Left-wing NGO B'Tselem released a statement condemning the execution of more than 20 people in Gaza by Hamas in a matter of days.
The men were publicly executed for being "collaborators", a term used to describe anyone thought to have cooperated with Israel.
The killings followed the assassination of three senior Hamas leaders on Thursday in an Israeli Air Force strike, which is said to have seriously shaken the Islamist terror group and triggered something of a witch hunt to discover how Israel had obtained precise information on their whereabouts at a time of war.
B'Tselem claimed that according to the data available to them, since last Thursday (21 August) - the same day the Hamas leaders were killed - 25 people had been executed by Hamas, seven of whom were shot publicly in Gaza City's central square.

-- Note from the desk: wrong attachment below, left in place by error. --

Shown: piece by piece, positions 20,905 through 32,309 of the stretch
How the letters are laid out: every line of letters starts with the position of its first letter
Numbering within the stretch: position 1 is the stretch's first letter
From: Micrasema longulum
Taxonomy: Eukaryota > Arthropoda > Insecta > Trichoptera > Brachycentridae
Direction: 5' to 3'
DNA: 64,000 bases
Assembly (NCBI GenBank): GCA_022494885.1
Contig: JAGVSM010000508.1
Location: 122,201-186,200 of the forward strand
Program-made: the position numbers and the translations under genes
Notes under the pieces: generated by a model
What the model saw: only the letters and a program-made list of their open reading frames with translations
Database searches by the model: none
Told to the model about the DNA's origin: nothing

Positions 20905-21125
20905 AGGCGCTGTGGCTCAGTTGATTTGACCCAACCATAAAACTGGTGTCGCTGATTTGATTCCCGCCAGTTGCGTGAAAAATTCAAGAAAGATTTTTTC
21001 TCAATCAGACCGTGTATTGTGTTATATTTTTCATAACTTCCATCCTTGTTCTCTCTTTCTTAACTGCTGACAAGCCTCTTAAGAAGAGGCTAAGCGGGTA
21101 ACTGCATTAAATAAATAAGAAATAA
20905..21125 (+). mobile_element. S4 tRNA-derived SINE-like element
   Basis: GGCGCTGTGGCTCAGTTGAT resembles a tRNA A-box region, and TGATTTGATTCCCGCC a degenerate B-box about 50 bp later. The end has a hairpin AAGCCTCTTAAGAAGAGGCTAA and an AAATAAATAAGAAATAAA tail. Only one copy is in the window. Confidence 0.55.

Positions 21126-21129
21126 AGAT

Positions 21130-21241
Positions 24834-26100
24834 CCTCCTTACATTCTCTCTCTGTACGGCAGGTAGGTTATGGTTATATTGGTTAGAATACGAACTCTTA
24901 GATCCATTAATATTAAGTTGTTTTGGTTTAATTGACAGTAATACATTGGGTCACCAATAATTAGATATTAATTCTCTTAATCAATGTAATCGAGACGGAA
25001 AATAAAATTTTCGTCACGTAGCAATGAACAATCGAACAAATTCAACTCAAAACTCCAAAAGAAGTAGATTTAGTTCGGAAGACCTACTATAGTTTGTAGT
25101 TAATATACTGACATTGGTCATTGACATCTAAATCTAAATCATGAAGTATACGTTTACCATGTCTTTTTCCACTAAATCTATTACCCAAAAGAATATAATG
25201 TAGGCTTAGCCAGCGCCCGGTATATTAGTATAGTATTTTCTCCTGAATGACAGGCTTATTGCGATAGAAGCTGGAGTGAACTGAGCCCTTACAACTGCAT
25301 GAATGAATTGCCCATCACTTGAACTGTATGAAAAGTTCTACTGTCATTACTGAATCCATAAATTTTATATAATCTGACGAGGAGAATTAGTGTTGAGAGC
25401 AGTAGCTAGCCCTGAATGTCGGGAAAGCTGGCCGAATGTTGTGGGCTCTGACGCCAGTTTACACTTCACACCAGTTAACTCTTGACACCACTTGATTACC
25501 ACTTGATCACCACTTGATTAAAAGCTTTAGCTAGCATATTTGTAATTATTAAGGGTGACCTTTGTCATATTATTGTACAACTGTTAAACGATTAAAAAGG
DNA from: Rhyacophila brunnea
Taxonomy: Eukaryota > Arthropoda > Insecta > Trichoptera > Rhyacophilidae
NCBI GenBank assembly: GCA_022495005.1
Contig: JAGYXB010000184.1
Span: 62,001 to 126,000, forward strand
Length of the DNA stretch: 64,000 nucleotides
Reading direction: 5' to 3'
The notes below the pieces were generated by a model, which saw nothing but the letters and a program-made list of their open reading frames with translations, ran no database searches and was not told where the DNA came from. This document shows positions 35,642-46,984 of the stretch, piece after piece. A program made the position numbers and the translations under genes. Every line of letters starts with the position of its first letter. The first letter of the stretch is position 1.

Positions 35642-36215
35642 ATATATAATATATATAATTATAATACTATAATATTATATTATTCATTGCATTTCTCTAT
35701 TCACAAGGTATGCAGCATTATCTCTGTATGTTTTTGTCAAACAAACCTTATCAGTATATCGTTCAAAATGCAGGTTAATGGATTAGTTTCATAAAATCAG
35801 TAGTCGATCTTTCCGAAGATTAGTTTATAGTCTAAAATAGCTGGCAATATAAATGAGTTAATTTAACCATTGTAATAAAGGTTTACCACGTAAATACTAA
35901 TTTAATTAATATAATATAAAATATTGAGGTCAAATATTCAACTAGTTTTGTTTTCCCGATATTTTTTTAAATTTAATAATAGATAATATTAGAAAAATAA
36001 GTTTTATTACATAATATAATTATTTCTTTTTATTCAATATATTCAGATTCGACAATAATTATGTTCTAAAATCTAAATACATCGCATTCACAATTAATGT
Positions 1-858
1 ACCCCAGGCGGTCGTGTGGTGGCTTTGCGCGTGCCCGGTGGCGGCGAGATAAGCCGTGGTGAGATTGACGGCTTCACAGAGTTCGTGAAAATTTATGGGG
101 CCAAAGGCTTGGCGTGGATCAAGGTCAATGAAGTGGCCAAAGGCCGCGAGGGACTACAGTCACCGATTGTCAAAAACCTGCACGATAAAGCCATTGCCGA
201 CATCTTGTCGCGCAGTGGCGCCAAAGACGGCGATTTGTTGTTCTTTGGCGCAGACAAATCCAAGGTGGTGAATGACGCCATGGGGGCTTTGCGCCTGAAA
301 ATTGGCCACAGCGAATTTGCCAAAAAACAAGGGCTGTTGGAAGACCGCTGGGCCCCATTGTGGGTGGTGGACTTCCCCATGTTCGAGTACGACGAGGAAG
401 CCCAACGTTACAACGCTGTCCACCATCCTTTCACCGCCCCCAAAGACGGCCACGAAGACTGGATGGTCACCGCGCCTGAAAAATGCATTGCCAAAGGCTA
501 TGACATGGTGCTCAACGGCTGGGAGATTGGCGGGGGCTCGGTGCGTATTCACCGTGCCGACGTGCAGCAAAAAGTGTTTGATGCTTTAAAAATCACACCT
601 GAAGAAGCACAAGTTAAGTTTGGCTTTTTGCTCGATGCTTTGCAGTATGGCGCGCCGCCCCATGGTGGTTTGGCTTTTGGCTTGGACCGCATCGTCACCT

It is unclear what kind of a trial, if any, the accused received.
In a statement released Sunday, B'Tselem said the "current circumstances prevailing in the Gaza Strip" prevented it from carrying out a full investigation, including the precise number of victims or their identities.
In any event, the statement continued, "International humanitarian law totally forbids any state or organization from executing people without a trial... Acts like these are a severe violation of international law."
The statement went on to condemn the death penalty as "immoral" under any circumstances, and called on Hamas to use other methods to punish wrongdoers.
B'Tselem's statement follows calls by a right-wing NGO for the US to take action over the spate of killings.
The Legal Forum for Israel submitted a letter to Washington's Ambassador to Israel, requesting "that your government act to put an end to the wave of executions in Gaza."